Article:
Farnworth - a Cheshire village rich in history with a warm welcome

PUBLISHED: 18:55 11 January 2013 | UPDATED: 11:18 31 July 2013

St. Luke’s Church and the Ring’O’Bells pub.

St. Luke’s Church and the Ring’O’Bells pub.

Farnworth? Surely that's a town near Bolton in Lancashire? Residents of this attractive village near Widnes often hear that question. WORDS BY HEIDI NAGAITIS PHOTOGRAPHY BY JOHN COCKS

Farnworth could be described as the quintessential Cheshire village, with its picture perfect location and unusual history. However, like many others in the county, Farnworth has its fair share of trials and tribulations, including the loss of its legends and traditions. Now a group of local volunteers is fighting back to protect the history of the Widnes suburb and encourage a new generation to move to Farnworth.


Farnworth, which in Anglo-Saxon, translates to Fern Farm, was originally part of Lancashire, but in 1974 formed part of the new borough of Halton in Widnes. The village has been a known location to Lancastrians and Cheshire folk alike for hundreds of years. The earliest documented evidence dates from 1352 when Henry, Duke of Lancaster, established a court for the Manor of Widnes.


The lengthy lifespan of this village means its brimming with lively stories and beautiful buildings which Phil Balmer, a former local councillor, Alan Foster, a local historian, Ann Marsh and Jean Wallace are campaigning to protect.


Phil Balmer said: Although were only a small group, weve been residents in Farnworth for many years and are truly passionate about
this suburb and its inhabitants.


As members of the Widnes Historical Society, we feel its so important to protect such a fantastic place and encourage people to be as enthusiastic about Farnworth as we are.


The group has already been hard at work, promoting the village and
its history and have recently succeeded in erecting some new information signs, made by the team and local volunteers, around Farnworth.


Halton Borough Council has allowed us to erect some location plaques in the village, which help to educate long-time residents and newcomers about Farnworths past, said Phil.


Its vital that these signs are used so that anyone can learn about the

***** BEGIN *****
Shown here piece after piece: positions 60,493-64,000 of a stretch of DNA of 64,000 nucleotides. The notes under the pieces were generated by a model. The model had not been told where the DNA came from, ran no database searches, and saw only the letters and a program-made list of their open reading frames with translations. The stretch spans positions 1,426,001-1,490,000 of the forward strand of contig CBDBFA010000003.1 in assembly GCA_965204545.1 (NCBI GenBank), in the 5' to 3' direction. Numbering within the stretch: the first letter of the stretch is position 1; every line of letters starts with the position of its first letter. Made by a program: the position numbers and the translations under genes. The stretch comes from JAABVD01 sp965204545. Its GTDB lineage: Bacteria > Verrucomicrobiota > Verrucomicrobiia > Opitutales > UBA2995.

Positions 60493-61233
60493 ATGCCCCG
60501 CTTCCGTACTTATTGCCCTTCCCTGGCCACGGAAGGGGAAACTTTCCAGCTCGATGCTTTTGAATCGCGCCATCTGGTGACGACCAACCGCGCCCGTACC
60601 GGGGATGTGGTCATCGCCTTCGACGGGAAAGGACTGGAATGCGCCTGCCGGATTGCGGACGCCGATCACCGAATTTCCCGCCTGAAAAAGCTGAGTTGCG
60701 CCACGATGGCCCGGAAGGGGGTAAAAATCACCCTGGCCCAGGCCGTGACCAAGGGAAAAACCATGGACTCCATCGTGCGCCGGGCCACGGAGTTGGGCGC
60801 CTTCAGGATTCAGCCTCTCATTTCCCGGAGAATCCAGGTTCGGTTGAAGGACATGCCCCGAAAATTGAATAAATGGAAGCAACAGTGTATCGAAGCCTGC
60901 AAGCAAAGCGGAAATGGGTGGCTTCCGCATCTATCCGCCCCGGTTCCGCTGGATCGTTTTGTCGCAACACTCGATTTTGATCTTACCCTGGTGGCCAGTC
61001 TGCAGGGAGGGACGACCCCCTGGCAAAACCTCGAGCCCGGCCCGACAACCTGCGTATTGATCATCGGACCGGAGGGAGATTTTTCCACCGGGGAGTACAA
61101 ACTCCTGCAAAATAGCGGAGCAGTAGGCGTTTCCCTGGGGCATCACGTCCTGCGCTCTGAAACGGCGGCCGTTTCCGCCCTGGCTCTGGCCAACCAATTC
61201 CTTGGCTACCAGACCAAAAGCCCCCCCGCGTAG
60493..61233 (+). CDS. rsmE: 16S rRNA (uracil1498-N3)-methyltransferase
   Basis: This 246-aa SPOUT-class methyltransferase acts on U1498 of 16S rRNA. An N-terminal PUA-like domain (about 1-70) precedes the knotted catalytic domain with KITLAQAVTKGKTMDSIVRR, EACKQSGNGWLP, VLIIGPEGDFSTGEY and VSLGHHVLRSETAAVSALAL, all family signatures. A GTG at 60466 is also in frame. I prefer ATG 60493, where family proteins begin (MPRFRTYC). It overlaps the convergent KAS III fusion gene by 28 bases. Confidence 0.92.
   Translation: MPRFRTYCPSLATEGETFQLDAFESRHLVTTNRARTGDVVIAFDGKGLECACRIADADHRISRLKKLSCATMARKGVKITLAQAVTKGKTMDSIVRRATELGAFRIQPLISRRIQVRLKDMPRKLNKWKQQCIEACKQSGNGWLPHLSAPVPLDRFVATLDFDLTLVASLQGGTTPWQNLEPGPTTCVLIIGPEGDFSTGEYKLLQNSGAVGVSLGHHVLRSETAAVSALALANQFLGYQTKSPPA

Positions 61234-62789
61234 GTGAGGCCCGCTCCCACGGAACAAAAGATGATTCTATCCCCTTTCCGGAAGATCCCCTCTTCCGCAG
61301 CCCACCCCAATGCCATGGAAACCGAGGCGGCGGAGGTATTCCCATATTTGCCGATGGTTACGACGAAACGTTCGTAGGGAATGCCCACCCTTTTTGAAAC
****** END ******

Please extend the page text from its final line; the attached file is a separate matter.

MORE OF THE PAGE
history of Farnworth whether theyre a resident out for a stroll or a visitor
just passing through.


Information which graces these signs includes the legend of the Griffin, a yarn which allegedly gave Farnworths nobles their family name. The story says that a local blacksmith, named Bold, killed a Griffin which had been terrorising the village. The blacksmith went on to become the local lord and the Griffin was incorporated into the familys coat of arms.


The historical significance of the village is not to be challenged, with
former residents including Bishop William Smyth (1460-1514) cofounder
of Brasenose College, Oxford. Another famous inhabitant was Richard Bancroft (1544-1610) who became the Archbishop of Canterbury and Chief Overseer of the Bible, a task which allowed the holy book to be printed and become a text which could be read by the masses.


Phil said: Other influential residents included Roy Chadwick (1893-
1947) who was the creator of 35 different aircraft, including the Lancaster and Vulcan Bombers and Andrew Poulson (1846- 1931) who first discovered the carbon dioxide process in the cellar of Hope House, a building which still stands today.


One of Farnworths most famous occupants was Alfred Mond (1868-1930) the co-founder of Imperial Chemical Industries, better known as ICI. Mr
Mond and his family lived in the village for many years while running
the company and, due to its success; Alfred went on to become Minister
for Health.


Farnworth is also famed for its buildings, which local historian, Alan Foster, has documented in his book A walk around old Farnworth Village past and present. Included is one of the oldest buildings in the village, St Lukes Church.

Dating from 1180, the church is architecturally understated, but has
some remarkable features, including a sham bookcase which was thought to lead to a secret passage. Outside the building stands an Anglo-Saxon cross, which is said to be the Farnworths oldest artefact.


Phil said: The team have ensured that the historic buildings are protected, most recently renovating the Bridewell (1100) which was due
to be demolished. There is such strong community spirit in Farnworth, which has meant the history of the town has been well preserved.


This kinship dates back generations, when the town was known for the Farnworth Wakes, a three day event filled with bear and bull baiting, races, pig chasing and general merriment!


Phil said: As well as the historical importance of the town, the people
in this area are the friendliest I have ever known, they truly epitomise
the idea of a strong and caring community.


History oozes out of this village, you only have to scratch the surface, but as a community we offer so much more, so come and taste the Farnworth
spirit!

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